The new policy cycle should take into account the fundamental importance of preserving natural capital in the EaP countries – and strengthening their institutional framework, claims EaP CSF Policy Paper on Environment. The concerted action of EU institutions, International Financing Institutions (IFIs), in particular European Bank for Reconstruction and Development (EBRD) and European Investment Bank (EIB), and civil society can help reinforcing EaP countries’ good governance frameworks and implementation of environmental reforms.

So far, EaP roadmap obligations and EU support have slowly succeeded in moving environmental protection and environmental policy reform higher up on the agenda. Despite some advancements, EaP countries’ road towards effective environmental reform remains hindered by two interconnected stumbling blocks: (i) institutions with inadequate capacity to implement the adopted laws, leading to (ii) insufficient implementation of the adopted environmental reforms. The fact that in Belarus and Azerbaijan civil society does not have a structured dialogue with the Ministries of Environment – and lack the possibility to discuss and advocate for environmental protection – continues to negatively affect prospective environmental protection in these countries.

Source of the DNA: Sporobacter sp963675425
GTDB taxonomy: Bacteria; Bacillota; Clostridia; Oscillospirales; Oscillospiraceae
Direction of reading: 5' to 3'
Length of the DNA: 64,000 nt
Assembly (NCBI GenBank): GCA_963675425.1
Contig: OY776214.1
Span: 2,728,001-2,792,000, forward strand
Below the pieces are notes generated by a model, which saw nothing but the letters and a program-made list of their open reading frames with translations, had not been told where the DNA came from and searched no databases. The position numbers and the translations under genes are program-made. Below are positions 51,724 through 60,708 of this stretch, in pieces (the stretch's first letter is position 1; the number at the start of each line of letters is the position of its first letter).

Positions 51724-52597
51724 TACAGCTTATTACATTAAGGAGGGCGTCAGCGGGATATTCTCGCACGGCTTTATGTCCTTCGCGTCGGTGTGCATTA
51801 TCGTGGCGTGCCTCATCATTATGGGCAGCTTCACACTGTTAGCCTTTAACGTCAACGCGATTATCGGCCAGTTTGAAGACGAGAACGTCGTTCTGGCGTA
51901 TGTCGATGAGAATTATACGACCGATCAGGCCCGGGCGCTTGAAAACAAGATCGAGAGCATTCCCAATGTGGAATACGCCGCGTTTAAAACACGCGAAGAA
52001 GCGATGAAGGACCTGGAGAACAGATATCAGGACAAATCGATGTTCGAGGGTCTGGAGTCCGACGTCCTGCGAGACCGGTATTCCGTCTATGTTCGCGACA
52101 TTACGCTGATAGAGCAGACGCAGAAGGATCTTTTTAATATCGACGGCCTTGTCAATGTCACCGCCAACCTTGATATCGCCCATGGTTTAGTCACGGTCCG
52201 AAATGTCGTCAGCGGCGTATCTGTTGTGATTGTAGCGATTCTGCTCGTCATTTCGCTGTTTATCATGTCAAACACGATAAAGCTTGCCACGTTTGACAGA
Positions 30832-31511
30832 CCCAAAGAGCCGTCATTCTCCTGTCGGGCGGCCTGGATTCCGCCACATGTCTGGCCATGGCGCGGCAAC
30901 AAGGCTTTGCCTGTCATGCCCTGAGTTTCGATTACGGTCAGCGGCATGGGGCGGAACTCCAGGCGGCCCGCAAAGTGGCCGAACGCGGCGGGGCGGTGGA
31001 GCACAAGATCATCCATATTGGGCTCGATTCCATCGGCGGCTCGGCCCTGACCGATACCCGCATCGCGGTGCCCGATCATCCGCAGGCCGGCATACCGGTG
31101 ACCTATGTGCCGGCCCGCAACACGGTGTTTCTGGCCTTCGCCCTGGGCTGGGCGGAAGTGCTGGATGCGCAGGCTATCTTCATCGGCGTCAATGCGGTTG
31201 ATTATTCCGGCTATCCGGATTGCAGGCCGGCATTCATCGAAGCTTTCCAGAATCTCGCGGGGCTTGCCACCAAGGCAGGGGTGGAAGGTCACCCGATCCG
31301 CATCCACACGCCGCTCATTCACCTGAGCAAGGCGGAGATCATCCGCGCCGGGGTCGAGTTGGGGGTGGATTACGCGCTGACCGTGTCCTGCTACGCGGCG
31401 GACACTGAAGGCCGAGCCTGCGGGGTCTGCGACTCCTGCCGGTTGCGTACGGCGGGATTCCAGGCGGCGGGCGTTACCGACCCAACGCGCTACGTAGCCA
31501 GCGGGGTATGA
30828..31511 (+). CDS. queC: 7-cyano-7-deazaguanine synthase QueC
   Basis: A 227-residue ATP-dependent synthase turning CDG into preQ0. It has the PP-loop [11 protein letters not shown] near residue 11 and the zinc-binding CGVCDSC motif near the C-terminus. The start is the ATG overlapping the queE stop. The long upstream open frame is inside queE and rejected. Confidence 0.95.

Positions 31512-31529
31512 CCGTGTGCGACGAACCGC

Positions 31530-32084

Environmental reform is integrated into the Eastern Partnership (EaP) in a number of ways. The Association Agreements (AA) signed between the European Union (EU) and Ukraine, Georgia and Moldova, and the EU-Armenia Comprehensive and Enhanced Partnership Agreement (CEPA), include provisions for strengthening institutions the field of environment – in order to adopt new legislation in line with European standards. Deliverable 16 of the 20 Deliverables for 2020 contains targets meant to guide all six EaP countries towards better environmental protection and climate change adaptation.


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